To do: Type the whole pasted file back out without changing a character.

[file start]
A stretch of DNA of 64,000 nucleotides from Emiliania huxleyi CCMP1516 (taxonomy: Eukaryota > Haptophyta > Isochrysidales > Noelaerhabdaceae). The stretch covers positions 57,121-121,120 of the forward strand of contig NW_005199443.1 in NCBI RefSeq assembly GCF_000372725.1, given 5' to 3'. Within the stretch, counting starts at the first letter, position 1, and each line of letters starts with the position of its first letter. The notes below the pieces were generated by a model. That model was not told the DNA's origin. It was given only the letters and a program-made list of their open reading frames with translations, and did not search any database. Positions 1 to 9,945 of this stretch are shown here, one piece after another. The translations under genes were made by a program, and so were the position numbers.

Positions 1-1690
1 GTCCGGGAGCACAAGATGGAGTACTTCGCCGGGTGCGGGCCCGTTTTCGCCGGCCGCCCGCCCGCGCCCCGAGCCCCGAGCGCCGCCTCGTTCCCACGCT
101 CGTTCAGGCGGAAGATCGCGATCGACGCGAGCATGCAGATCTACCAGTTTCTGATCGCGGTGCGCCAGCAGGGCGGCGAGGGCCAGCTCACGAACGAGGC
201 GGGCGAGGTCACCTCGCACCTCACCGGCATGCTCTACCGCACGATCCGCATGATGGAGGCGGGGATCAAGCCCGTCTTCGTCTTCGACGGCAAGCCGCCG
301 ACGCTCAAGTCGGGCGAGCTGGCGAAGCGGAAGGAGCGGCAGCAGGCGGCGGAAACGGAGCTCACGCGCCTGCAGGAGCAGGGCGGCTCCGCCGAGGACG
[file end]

A stretch of DNA of 64,000 nucleotides from Emiliania huxleyi CCMP1516 (taxonomy: Eukaryota > Haptophyta > Isochrysidales > Noelaerhabdaceae). The stretch covers positions 57,121-121,120 of the forward strand of contig NW_005199443.1 in NCBI RefSeq assembly GCF_000372725.1, given 5' to 3'. Within the stretch, counting starts at the first letter, position 1, and each line of letters starts with the position of its first letter. The notes below the pieces were generated by a model. That model was not told the DNA's origin. It was given only the letters and a program-made list of their open reading frames with translations, and did not search any database. Positions 1 to 9,945 of this stretch are shown here, one piece after another. The translations under genes were made by a program, and so were the position numbers.

Positions 1-1690
1 GTCCGGGAGCACAAGATGGAGTACTTCGCCGGGTGCGGGCCCGTTTTCGCCGGCCGCCCGCCCGCGCCCCGAGCCCCGAGCGCCGCCTCGTTCCCACGCT
101 CGTTCAGGCGGAAGATCGCGATCGACGCGAGCATGCAGATCTACCAGTTTCTGATCGCGGTGCGCCAGCAGGGCGGCGAGGGCCAGCTCACGAACGAGGC
201 GGGCGAGGTCACCTCGCACCTCACCGGCATGCTCTACCGCACGATCCGCATGATGGAGGCGGGGATCAAGCCCGTCTTCGTCTTCGACGGCAAGCCGCCG
301 ACGCTCAAGTCGGGCGAGCTGGCGAAGCGGAAGGAGCGGCAGCAGGCGGCGGAAACGGAGCTCACGCGCCTGCAGGAGCAGGGCGGCTCCGCCGAGGACG